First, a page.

Enteral diets that are formulated simply as adult meal replacements are considered to be foods by the U.S. FDA and are not regulated any differently than standard foods. Webster's Dictionary defines food as "material consisting essentially of protein, carbohydrate, and fat used in the body of an organism to sustain growth, repair, and vital processes, and to furnish energy; also such food together with supplementary substances (as minerals, vitamins, and condiments)." Like regular foods, enteral diets are formulated with items that are generally recognized as safe (GRAS) or items approved as food additives by the FDA.
The FDA has a role in approving or advising food manufacturers regarding the health messages for conventional foods. There are two opposing views about the potential effects of regulating such messages: if health claims are not allowed, then the public may not be informed of the potential benefit of consuming certain foods. On the other hand, allowing health messages on foods opens the door for false or exaggerated claims to be made. Recently, the policy of the FDA has been changing toward the allowance of certain health messages. Regulations or food labeling are detailed in two sections of the Code of Federal Regulations (111).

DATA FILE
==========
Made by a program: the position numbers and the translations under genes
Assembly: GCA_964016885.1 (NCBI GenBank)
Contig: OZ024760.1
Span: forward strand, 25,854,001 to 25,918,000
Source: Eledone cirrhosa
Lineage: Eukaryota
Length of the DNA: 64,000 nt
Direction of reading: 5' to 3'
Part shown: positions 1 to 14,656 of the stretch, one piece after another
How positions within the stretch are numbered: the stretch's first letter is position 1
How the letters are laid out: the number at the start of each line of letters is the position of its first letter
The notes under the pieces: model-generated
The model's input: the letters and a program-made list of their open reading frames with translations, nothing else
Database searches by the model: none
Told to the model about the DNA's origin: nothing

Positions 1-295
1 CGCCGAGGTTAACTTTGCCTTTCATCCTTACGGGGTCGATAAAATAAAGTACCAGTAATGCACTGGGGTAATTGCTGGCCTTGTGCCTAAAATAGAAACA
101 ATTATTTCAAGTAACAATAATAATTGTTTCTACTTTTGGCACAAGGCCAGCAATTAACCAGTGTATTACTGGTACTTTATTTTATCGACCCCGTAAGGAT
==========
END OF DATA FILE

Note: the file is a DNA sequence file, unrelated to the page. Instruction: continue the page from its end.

The development of more specialized enteral formulas for specific diseases has placed these formulas under increasingly intense secrutiny by the FDA. In 1988, the orphan drug amendment created a new category of food called medical food, which was defined as follows: "The term medical food means a food which is formulated to be consumed or administered enterally under the supervision of a physician and which is intended for the specific dietary management of a disease or condition for which distinctive nutritional requirements based on recognized scientific principles, are established by medical evaluation" (112). Implicit in this definition is the notion that disease conditions can change an individual's nutritional requirements or food intake leading to a deficiency or overabundance of a nutrient. Although the amendment did issue the definition of a medical food under the current federal regulations that implement the Food, Drug, and Cosmetic Act, there is no procedural framework for the evaluation of medical food products. This contrasts with the detailed regulations for the development and approval of new drugs and food additives as well as the regulations for the formulation and manufacture of infant formulas specified in the Infant Formula Act of 1980 (113).
Was this article helpful?